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  • $\begingroup$ Could you complete this argument? $\endgroup$ – Jack Lam May 15 '18 at 14:07
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Suppose $\sqrt[3]{2} = \dfrac{a}{b} \in \mathbb{Q}$ where $a, b \in \mathbb{N}_+$, $(a, b) = 1$. Now suppose $n \in \mathbb{N}_+$ satisfies$$ (\sqrt[3]{2} - 1)^n < \frac{1}{b}.$$ Note that there exist $c_0, c_1, c_2 \in \mathbb{Z}$ such that$$ (\sqrt[3]{2} - 1)^n = c_2 (\sqrt[3]{2})^2 + c_1 \sqrt[3]{2} + c_0, $$ thus\begin{align*} \sqrt[3]{2} &= \frac{\sqrt[3]{2} (\sqrt[3]{2} - 1)^n}{(\sqrt[3]{2} - 1)^n} = \frac{\sqrt[3]{2} (c_2 (\sqrt[3]{2})^2 + c_1 \sqrt[3]{2} + c_0)}{c_2 (\sqrt[3]{2})^2 + c_1 \sqrt[3]{2} + c_0} = \frac{c_1 (\sqrt[3]{2})^2 + c_0 \sqrt[3]{2} + 2c_2}{c_2 (\sqrt[3]{2})^2 + c_1 \sqrt[3]{2} + c_0}\\ &= \frac{c_1 \left(\dfrac{a}{b}\right)^2 + c_0 \dfrac{a}{b} + 2c_2}{c_2 \left(\dfrac{a}{b}\right)^2 + c_1 \dfrac{a}{b} + c_0} = \frac{c_1 a^2 + c_0 ab + 2c_2 b^2}{c_2 a^2 + c_1 ab + c_0 b^2}, \end{align*} and$$ c_2 a^2 + c_1 ab + c_0 b^2 = (c_2 (\sqrt[3]{2})^2 + c_1 \sqrt[3]{2} + c_0) b^2\\ \Longrightarrow 0 < c_2 a^2 + c_1 ab + c_0 b^2 = (\sqrt[3]{2} - 1)^n b^2 < b, $$ contradictory to the minimality of $b$. Therefore, $\sqrt[3]{2} \not\in \mathbb{Q}$.

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  • $\begingroup$ Yest, this this the kind of an answer that I am expecting. +1, but I will wait with a bounty in case of another answers. $\endgroup$ – Przemysław Scherwentke May 15 '18 at 2:40
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Let us use the fact that $a,b$ are coprime, then $a^n, b^n$ are coprime. This is a consequence of $\mathbb{F}_{p}$ being a field.

Now, define $f : \mathbb{Q} \to \mathbb{N}$ as follows: For irreducible fraction $a/b$, $f(a/b) = ab$. Some properties of $f$:

$$f(r^n) = f(r)^{n}$$ $$f(r) = r \implies r \in \mathbb{Z}$$

Now if $s = \sqrt[3]{2} \in \mathbb{Q}$, then by the first property, $$f(s)^3 = f(s^3) = f(2) = 2$$

Therefore, $f(s) = \sqrt[3]{2} = s$. By the second property,

$$\sqrt[3]{2} \in \mathbb{Z}$$

Absurd! (By extension this shows that $\sqrt[n]{m} \in \mathbb{Z}$ or $\sqrt[n]{m} \in \mathbb{R} \setminus \mathbb{Q}$)

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  • $\begingroup$ Wouldn't it be ℚ⇒ℕ? $\endgroup$ – Jack Lam May 15 '18 at 14:05
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let $\sqrt[3]{2}=\frac pq.$

then $2=\frac{p^3}{q^3}$ , $2q^3=p^3$, $ q^3+q^3=p^3.$

But

'Fermat's Last Theorem' (sometimes called Fermat's conjecture, especially in older texts) states that no three positive integers $a$, $b$, and $c$ satisfy the equation $a^n + b^n = c^n$ for any integer value of $n$ greater than $2$.

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  • $\begingroup$ This is nice, though I wonder if there is a proof of FLT for exponent $n=3$ that does not use prime factorization... $\endgroup$ – Sil May 17 '18 at 19:33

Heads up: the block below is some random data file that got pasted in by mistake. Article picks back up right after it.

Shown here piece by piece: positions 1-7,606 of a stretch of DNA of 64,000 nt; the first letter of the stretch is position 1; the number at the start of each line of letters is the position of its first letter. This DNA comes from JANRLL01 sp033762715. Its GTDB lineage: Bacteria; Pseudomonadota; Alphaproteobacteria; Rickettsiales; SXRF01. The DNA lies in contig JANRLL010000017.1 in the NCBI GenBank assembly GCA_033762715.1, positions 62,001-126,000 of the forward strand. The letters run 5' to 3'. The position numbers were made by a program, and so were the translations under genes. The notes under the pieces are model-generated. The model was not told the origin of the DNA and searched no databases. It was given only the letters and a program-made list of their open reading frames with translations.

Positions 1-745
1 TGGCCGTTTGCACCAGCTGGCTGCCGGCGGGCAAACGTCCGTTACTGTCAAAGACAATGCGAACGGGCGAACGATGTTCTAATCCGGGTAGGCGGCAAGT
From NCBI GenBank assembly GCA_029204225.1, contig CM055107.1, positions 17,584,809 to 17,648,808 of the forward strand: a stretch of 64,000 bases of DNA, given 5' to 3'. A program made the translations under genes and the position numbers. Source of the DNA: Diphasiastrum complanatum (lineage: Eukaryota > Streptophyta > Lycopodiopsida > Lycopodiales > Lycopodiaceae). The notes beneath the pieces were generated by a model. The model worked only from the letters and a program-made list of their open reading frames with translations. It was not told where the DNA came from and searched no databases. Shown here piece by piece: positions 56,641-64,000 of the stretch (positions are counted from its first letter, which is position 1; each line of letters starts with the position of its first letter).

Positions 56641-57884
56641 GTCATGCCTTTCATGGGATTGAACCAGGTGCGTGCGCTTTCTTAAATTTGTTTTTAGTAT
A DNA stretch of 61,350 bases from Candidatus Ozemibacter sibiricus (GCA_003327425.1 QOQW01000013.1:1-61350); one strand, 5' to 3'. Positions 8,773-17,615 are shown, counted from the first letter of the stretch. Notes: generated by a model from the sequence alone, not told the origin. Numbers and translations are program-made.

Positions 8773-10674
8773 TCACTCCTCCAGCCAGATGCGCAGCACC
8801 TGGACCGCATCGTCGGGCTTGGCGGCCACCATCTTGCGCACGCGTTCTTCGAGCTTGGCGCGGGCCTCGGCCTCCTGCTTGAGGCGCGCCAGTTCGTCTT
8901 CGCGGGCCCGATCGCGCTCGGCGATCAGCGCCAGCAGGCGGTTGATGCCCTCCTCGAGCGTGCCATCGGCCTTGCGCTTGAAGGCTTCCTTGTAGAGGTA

• $\begingroup$ +1 for a nice joke. $\endgroup$ – Przemysław Scherwentke May 17 '18 at 20:30
  • $\begingroup$ This is already known.quora.com/… $\endgroup$ – Takahiro Waki May 18 '18 at 4:17
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Assume that $\sqrt[3]{2}=\dfrac{a}{b}$ with $a,b\in\mathbb{Z^+}$

We will have $\dfrac{a^3}{b^3}=2\Leftrightarrow a^3=2b^3$ $(*)$

The above implies that $a$ must be divisible by $2$ (if $a$ is odd then $a^3$ is odd), let $a=2a_1$ with $a_1\in\mathbb{N}$, then $a^3=2b^3\Leftrightarrow 8a_1^3=2b^3\Leftrightarrow4a_1^3=b^3$

The above implies that $b$ must be divisible by $2$ (if $b$ is odd then $b^3$ is odd), let $b=2b_1$ with $b_1\in\mathbb{N}$, then $4a_1^3=b^3\Leftrightarrow 4a_1^3=(2b_1)^3\Leftrightarrow 4a_1^3=8b_1^3\Leftrightarrow a_1^3=2b_1^3$.

This will continue for an infinite loop, let $n\in\mathbb{Z^+}$ and $a_n=2a_{n+1}$ then

$$a^3=2b^3\Leftrightarrow a_1^3=2b_1^3\Leftrightarrow a_2^3=2b_2^3\Leftrightarrow a_3^3=2b_3^3\Leftrightarrow\cdots\Leftrightarrow a_n^3=2b_n^3\Leftrightarrow a_{n+1}^3=2b_{n+1}^3$$

Because $a_{n+1}\in\mathbb{Z^+}$,

$$2|a_{n},b_{n}\Rightarrow2^2|a_{n-1},b_{n-1}\Rightarrow2^3|a_{n-2},b_{n-2}\Rightarrow\cdots\Rightarrow 2^{n+1}|a,b$$

$a,b$ must be divisible by $2^{n+1}$ for all $n\in\mathbb{N}$, this is only possible if $a=b=0$, which makes $\sqrt[3]{2}=\dfrac{a}{b}$ undefined.

By contradicition, $\sqrt[3]{2}$ is irrational.

Alternatively...

If $\sqrt[3]{2}$ is rational then it can be expressed in the form $\sqrt[3]{2}=\dfrac{a}{b}$ with $a,b\in\mathbb{Z^+}$ and $\dfrac{a}{b}$ is an irreducible fraction or $GCD(a,b)=1$.

Because we have proven that both $a$ and $b$ are even numbers, $\dfrac{a}{b}$ now becomes reducible, which also contradicts the condition above. This will be a much quicker conclusion compared to the "infinite loop" method.